If I had to choose one word for this story, it would be "subtle." I know that that sounds overly melodramatic, but what I mean is that I'm impressed about the subtle way that Waldrop has decided to deal with time travel in this story. He shows the consequences of going back in time to change the past, and, as a result, the present, but not in an overblown "Oh No, the Nazis won World War II! And then the Commies took over!! And I'm my own grandfather!!!" kind of way. The changes that are wrought in Waldrop's story are small, and the consequences equally so. Of course, they have significant repercussions for the story's protagonist, but not necessarily devastating ones.
Because these consequences are so small, Waldrop ends up focussing much more of his time on the life of his story's protagonist, Franklin (Bubba), and the protagonist’s sister Ethel than on the time-travel element. The reader receives lush descriptions of key scenes from Bubba's childhood, and you really get the feeling of what it must have been like to grow up in 1950s / 1960s Texas and Alabama.* In my mind, this is really the only way to make the reader care about the changes that are made in Bubba's life as a result of the time travel. Without the background, the changes, which are really only implied, would not make sense, and certainly wouldn’t have the same degree of impact.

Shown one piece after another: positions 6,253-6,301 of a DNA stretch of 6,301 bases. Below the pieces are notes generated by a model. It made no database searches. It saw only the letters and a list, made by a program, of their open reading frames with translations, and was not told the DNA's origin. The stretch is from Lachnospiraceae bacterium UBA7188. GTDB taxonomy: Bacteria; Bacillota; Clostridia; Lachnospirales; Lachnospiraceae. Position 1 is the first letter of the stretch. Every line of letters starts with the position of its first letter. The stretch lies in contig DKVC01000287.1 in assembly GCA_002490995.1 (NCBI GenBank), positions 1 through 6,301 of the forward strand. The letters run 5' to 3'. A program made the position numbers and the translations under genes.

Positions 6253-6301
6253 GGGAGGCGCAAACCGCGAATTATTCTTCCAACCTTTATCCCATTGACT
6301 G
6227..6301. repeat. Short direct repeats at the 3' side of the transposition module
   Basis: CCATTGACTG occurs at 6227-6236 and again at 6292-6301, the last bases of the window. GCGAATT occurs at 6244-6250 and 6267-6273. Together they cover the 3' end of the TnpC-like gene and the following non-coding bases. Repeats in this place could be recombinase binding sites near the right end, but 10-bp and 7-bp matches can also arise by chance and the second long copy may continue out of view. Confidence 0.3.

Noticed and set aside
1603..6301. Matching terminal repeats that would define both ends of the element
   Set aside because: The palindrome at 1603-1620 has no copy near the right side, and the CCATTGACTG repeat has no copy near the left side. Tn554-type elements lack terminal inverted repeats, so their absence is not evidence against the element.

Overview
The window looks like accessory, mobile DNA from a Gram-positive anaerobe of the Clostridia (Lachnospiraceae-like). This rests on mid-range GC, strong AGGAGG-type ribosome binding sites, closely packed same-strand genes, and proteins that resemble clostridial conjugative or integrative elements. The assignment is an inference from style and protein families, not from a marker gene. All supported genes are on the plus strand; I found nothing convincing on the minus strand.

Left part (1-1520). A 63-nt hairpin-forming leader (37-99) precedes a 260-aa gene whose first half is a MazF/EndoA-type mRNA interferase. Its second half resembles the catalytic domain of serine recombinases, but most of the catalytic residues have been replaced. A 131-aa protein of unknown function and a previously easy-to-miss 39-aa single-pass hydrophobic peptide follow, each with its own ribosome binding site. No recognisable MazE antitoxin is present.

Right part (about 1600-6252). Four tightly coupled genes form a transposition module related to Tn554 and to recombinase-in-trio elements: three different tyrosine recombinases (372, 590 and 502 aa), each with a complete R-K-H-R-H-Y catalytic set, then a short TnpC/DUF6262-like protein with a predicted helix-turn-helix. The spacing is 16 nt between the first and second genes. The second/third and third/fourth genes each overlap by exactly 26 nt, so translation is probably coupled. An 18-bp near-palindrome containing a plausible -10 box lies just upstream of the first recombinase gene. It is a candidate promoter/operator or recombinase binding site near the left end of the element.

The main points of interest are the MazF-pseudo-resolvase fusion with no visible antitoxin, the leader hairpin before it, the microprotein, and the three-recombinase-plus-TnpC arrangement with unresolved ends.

In the end, I have to hand it to Waldrop for taking an overdone SF trope like time travel and, while not really doing anything new with it, still managing to create a compelling story. Actually, I think that the story itself could have been compelling without the SF elements at all. The story stands well on its own as a story about growing up in the American south in the middle of the 20th century, without having to complicate things with the time travel angle.
*Actually, I wonder how much of the story is based on Waldrop's and his sister own childhoods, since he dedicates the story to "Ms. Mary Ethel (Waldrop) Burton Falco Bray Hodnett, my little sister. . . "